Plethora of polls

Geraldine Sealey
April 5, 2004 10:05PM (UTC)

The Rasmussen Reports tracking poll has Kerry over Bush 47 percent to 45 percent. There's no Nader factor here, because Rasmussen doesn't consider Nader a factor, and explains why here.

Over the weekend, a Rasmussen survey found that Americans are less confident about the "war on terror" than they have been all year. Now, 47 percent say the U.S. and its allies are winning, down from 54 percent right after the Madrid bombings last month.


President Bush trails John Kerry in Minnesota, but is nearly even with him in Michigan, two polls in key battleground states show. In Minnesota, Kerry leads Bush 50 percent to 38 percent. Nader gets 2 percent. In Michigan, Bush and Kerry are in a statistical tie, with Kerry getting 44 percent, Bush 43 and Nader 3 percent. Al Gore narrowly won both Minnesota and Michigan in 2000.

The American Research Group has some new state polling data: In New Mexico, Bush and Kerry are statistically tied with 46 and 45 percent, and Nader gets 3 percent. Without Nader on the ballot, Bush and Kerry are tied at 47 percent. In New Hampshire, Bush leads Kerry 48 to 43 percent. Nader gets 2 percent -- down from 8 percent in the ARG's March poll. In a two-way race, Bush leads Kerry 48 percent to 45 percent, with 7 percent undecided.

A Columbus Dispatch survey via Political Wire shows Bush leading Kerry in Ohio, but within the margin of error -- 46 percent to 45 percent.


In Colorado, a state Bush won in 2000, the president leads Kerry by 9 points in one new poll. But the Rocky Mountain News says Colorado Democrats still believe Bush is "ripe for an upset" in their state. "Some of the nation's most respected pundits say the race here could be close, based in part on two other recent polls that show Kerry and Bush statistically tied in Colorado. Charlie Cook, who edits the Cook Political Report in Washington, D.C., says Colorado could be in 2004 what Florida was in 2000: a once-Republican lock that goes up for grabs faster than expected. 'Like most people, I was sort of blowing off Colorado as a battleground state,' he said. But the recent polls 'knocked my socks off.'"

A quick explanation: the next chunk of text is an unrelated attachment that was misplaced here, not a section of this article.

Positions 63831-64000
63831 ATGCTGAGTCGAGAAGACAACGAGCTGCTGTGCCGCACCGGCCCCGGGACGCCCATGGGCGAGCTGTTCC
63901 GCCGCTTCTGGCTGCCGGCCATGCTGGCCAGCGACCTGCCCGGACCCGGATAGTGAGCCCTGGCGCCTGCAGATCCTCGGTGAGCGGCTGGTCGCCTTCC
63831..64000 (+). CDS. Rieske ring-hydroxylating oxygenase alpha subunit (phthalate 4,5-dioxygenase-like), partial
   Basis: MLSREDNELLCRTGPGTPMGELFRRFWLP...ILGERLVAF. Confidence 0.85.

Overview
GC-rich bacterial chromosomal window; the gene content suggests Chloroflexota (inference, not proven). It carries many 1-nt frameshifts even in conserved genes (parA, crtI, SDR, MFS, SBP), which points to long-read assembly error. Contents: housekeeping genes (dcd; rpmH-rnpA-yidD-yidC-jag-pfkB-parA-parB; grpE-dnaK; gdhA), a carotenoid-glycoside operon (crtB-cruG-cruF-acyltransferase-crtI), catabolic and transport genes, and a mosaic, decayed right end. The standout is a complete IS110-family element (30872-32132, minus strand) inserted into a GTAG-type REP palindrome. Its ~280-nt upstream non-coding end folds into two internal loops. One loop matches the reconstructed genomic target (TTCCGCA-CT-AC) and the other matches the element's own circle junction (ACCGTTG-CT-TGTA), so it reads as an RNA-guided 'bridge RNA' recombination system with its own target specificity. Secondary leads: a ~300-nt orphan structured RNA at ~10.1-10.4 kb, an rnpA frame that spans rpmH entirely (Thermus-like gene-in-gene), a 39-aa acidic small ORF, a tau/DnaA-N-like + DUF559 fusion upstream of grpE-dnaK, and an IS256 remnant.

A new Zogby poll shows that Kerry leads Bush among Hispanic voters nationwide, 58 percent to 33 percent. The AP writes: "Despite the advantage, strategists say Kerry must hold Bush's support among Hispanic-Americans to less than 35 percent to have a shot of winning the White House in November. Bush narrowly won the presidency in part by taking a sliver of the traditionally Democratic Hispanic base and drawing 35 percent of its vote in 2000."

According to a Washington Post poll released over the weekend, "President Bush has shed a good part of the 'compassionate conservative' image he cultivated during the 2000 election The Post poll found Americans split over whether Bush has governed in a compassionate way, with 49 percent saying he has and 45 percent saying he has not. That is down sharply from February 2003, when a CNN/USA Today/Gallup poll found that 64 percent of Americans thought he had governed compassionately."

Geraldine Sealey

Geraldine Sealey is senior news editor at

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